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Karla Combres says the night before the first COVID-19 lockdown last year, her husband was in Nipawin for a meeting with 100 people.
“He came home that night and I said, you know what? I don’t think you should go to work tomorrow,” Combres told CBC’s Saskatchewan Weekend. “It was as quick as that. You know, like, from one day to the next, it was unthinkable to gather with that many people.”
Combres is a life cycle celebrant in Saskatoon and one of the organizers of an online vigil being held this Thursday at 7:00 p.m. CST to mark the one-year anniversary of the pandemic.
The vigil is called Together in Remembrance, Together in Hope, and it was organized by Saskatoon’s multi-faith community, but Combres said everyone is welcome.
“For anybody coming to this, no grief is too big or too small,” she said. “This is really for everyone, no matter what your race or your creed or your colour or your age or where you are in the province.”
Her work centres around gathering people and in the early days of the pandemic, she said she wasn’t sure how she was going to be able to continue doing that in a meaningful way.
“Over the course of the past year, I have found ways through researching and participating in gatherings and then also through just really learning and being creative on my own with the people I work with,” she said.
Saskatchewan Weekend14:51Together in Remembrance, Together in Hope
Gatherings are smaller and people join via livestream but it is still possible to connect, she said, and she hopes people will find that with the vigil as well.
Combres had the idea for a vigil but she said it was Blake Sittler who got the ball rolling initially to mark the anniversary.
Sittler is the executive director of Saskatoon’s Roman Catholic chaplaincy and another organizer of the vigil.
He and his wife were celebrating their 25th anniversary in New York before the pandemic hit, arriving home only a few days before the first case was found there.
“We went back to work for a day or two and on Friday, I grabbed my laptop and I said, you know, I’m going to take this laptop home in case I need to stay home for a few days and a few days turned into a full year working in my basement,” he said.
Sittler said the goal of the event was to represent as many of the different communities in the province as possible, echoing the provincial motto, “From many peoples strength.”
“We knew we wanted to mark the day because humans do try to make meaning of their lives through ritual,” Sittler said.
He said the vigil is not a religious event but instead an opportunity to bring people together so they feel less alone.
“You’re not alone in your mourning, you know, you’re not alone in the jobs you lost, your fear, the loneliness, the isolation.… And at the same time, now that the vaccines are coming out, we also wanted to let them know that they aren’t alone in their hope.”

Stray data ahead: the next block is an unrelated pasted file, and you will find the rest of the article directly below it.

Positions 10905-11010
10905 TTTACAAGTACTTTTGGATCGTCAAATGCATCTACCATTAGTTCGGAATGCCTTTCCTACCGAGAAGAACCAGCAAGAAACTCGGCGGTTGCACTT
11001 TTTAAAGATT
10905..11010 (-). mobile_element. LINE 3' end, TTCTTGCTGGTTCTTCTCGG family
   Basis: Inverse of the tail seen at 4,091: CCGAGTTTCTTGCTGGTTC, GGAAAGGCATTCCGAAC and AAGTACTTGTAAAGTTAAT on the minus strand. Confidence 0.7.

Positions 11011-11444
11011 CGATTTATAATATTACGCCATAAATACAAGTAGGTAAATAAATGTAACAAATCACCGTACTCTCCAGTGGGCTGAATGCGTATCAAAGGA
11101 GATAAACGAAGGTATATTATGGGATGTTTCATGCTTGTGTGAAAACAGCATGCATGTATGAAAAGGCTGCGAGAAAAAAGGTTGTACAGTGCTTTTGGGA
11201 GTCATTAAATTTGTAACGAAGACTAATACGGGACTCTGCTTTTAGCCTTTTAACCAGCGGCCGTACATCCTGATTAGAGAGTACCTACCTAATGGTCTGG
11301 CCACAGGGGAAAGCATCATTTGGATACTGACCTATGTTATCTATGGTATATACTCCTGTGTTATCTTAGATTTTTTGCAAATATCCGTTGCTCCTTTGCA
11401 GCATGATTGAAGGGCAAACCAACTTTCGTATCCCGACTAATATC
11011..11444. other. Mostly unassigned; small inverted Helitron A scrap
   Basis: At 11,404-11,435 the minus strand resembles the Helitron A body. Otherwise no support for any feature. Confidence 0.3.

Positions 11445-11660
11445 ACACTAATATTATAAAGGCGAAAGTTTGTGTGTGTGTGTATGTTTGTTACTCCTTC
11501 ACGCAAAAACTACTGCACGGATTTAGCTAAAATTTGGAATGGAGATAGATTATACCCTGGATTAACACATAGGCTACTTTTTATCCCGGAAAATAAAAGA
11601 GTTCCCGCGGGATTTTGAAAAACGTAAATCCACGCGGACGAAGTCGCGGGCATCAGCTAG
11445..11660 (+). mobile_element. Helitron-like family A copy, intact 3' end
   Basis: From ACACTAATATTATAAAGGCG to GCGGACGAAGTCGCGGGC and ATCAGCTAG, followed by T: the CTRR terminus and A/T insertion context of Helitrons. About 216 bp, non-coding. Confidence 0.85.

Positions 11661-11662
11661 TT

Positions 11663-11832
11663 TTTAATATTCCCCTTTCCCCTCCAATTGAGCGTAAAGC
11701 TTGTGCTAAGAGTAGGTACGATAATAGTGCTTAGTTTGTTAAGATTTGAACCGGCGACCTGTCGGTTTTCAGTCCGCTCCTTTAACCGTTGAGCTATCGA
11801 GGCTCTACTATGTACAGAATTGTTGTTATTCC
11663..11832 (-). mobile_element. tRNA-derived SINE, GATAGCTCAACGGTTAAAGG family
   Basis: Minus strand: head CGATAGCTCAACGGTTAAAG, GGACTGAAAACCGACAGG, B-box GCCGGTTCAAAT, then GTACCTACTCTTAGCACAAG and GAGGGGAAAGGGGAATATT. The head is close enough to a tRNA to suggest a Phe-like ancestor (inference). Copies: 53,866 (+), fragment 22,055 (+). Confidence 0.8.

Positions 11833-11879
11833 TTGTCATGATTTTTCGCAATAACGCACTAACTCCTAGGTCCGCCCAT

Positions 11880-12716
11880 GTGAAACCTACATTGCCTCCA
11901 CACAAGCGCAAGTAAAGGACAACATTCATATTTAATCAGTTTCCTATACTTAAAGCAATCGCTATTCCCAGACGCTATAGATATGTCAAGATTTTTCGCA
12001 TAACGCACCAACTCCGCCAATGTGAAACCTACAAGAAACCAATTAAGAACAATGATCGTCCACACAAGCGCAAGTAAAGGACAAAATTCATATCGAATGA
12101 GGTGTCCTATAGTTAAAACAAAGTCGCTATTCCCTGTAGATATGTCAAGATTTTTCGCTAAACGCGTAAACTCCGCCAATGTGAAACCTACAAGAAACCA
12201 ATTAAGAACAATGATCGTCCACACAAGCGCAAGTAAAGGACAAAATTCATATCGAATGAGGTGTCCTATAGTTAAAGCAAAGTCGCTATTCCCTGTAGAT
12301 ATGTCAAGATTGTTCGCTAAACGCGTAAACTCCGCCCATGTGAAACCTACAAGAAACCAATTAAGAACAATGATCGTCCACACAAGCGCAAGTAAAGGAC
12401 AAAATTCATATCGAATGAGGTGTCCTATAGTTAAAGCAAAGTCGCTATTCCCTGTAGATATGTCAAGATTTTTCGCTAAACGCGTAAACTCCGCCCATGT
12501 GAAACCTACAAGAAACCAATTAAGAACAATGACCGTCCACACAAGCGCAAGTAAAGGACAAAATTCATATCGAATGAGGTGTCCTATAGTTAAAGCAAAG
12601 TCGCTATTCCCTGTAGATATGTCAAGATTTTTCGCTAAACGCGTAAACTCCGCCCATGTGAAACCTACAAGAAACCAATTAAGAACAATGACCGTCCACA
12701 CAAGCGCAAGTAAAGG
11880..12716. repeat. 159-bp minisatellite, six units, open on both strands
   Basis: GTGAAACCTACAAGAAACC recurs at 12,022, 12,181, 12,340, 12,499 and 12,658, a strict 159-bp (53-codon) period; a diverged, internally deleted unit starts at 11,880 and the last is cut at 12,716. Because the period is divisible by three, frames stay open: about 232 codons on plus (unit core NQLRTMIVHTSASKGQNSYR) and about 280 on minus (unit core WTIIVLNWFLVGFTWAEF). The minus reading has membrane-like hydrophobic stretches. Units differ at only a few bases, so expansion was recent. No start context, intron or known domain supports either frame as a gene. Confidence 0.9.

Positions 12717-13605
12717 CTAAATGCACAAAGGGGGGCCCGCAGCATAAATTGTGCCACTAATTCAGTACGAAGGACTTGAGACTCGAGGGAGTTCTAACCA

Sittler said he’ll be thinking of people in special care and long-term care homes who have been isolated throughout the pandemic, as well as the workers in those facilities.
“These are folks who have built up this province and have spent their life serving their community and their kids,” he said. “It’s like being in isolation in a prison. And some of them even asked that question is like, what did we do wrong that this is happening?”
The event will have greetings from representatives from different traditions. A front-line worker will speak about their experience, and there will also be poetry and music. The event also invites everyone to bring a candle to light.
“People know what it means to light a candle in the window, you know, for the weary traveler to just find their way through the darkness,” Sittler said. “And that’s what this is, to light a candle, to give people hope to say that we’re in this together.”
The event is free but you need to register at covidvigil.ca. You can join on Zoom, and it will also be livestreamed to YouTube.
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These are just a few of the positive phrases Google reviewers used when describing their experience at the Arts & Science Center.
Accredited by the American Association of Museums, the ASC is a cultural junction where the arts and sciences collide in a spectacular way to engage, educate and entertain.
The ASC is the hub for fine arts, performing arts, arts and science classes, and hands-on children’s science exhibits for the 10-county area of southeastern Arkansas. Its mission is to provide opportunities for the practice, teaching, performance, enjoyment and understanding of the arts and sciences.
How does the ASC fulfill this mission? One look at its rich and varied schedule will give you your first clue. ASC presents programming exhibits, performances, classes and local partnerships.